Recordings of the Month and Bargains of the Month

Comment
Arthur Butterworth Writes

An occasional column

Phil Scowcroft's Garlands
British Light Music articles

Classical blogs
A listing of Classical Music Blogs external to MusicWeb International

Reviewers Logs
What they have been listening to for pleasure

Announcements

 

Community
Bulletin Board

Give your opinions or seek answers

Reviewers
Pat and present

Helpers invited!

Resources
How Did I Miss That?

Currently suspended but there are a lot there with sound clips


Composer Resources

British Composers

British Light Music Composers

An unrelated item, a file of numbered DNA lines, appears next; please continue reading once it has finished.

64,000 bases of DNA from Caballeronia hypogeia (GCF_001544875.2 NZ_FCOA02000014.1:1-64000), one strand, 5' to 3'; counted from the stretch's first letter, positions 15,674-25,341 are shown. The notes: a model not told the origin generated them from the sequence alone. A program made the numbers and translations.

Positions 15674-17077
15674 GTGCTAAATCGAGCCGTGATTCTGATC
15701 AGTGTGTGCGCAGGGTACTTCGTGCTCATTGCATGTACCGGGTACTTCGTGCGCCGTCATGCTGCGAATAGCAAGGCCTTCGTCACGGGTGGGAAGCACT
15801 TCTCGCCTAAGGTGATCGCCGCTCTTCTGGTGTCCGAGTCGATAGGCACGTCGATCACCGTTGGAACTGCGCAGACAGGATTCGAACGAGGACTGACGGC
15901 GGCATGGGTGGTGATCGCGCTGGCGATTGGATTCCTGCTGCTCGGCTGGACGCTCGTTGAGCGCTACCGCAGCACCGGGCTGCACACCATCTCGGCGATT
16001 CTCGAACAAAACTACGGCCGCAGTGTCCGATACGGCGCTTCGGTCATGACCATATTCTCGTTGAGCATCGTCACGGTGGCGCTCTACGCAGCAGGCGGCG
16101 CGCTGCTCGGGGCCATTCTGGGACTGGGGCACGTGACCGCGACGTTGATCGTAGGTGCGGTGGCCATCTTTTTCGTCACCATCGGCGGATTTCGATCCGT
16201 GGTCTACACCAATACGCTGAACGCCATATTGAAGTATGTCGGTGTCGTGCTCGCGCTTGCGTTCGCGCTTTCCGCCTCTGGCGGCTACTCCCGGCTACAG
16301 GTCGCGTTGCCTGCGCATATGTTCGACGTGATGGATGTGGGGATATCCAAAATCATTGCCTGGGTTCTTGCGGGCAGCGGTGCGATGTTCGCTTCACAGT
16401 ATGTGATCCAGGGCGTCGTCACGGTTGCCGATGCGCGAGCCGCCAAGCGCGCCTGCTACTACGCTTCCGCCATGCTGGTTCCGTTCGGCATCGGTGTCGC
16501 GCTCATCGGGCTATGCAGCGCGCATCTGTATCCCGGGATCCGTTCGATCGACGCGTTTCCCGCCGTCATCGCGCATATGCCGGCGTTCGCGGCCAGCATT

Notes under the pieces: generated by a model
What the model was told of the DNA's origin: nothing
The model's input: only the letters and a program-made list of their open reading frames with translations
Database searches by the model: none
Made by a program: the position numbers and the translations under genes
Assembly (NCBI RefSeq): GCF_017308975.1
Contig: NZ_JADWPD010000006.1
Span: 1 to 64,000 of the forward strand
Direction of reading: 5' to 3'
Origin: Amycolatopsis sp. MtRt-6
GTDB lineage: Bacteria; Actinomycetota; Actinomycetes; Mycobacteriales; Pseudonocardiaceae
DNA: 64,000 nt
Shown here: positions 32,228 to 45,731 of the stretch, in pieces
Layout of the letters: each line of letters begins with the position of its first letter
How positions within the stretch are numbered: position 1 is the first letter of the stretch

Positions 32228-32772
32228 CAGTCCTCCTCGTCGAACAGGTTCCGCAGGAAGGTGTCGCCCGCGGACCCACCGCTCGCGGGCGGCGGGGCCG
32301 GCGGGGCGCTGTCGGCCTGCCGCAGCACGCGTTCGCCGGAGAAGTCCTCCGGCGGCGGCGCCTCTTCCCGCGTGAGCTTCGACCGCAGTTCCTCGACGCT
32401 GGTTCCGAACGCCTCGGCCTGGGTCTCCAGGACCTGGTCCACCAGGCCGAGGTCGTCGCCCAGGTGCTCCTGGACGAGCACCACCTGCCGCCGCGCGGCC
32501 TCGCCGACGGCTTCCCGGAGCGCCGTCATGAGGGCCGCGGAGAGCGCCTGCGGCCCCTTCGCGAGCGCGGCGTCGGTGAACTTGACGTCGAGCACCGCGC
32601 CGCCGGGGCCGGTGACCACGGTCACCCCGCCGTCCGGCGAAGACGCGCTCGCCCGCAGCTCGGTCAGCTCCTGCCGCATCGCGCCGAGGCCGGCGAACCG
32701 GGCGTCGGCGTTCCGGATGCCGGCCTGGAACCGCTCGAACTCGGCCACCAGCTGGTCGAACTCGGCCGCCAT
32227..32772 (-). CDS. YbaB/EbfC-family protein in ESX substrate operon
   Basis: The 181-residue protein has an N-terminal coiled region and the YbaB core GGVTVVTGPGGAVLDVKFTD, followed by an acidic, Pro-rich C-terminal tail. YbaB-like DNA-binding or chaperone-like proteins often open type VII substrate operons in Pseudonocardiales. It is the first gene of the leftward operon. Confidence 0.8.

Other composers

Film Music (Archive)
Film Music on the Web (Closed in December 2006)

Programme Notes
For concert organizers

External sites
British Music Society
The BBC Proms
Orchestra Sites
Recording Companies & Retailers
Online Music
Agents & Marketing
Publishers
Other links
Newsgroups
Web News sites etc

PotPourri
A pot-pourri of articles

MW Listening Room
MW Office

Advice to Windows Vista users  
Questionnaire    
Site History  
What they say about us
What we say about us!
Where to get help on the Internet
CD orders By Special Request
Graphics archive
Currency Converter
Dictionary
Magazines
Newsfeed  
Web Ring
Translation Service

Rules for potential reviewers :-)
Do Not Go Here!
April Fools






Untitled Document


Reviews from previous months
Join the mailing list and receive a hyperlinked weekly update on the discs reviewed. details
We welcome feedback on our reviews. Please use the Bulletin Board
Please paste in the first line of your comments the URL of the review to which you refer.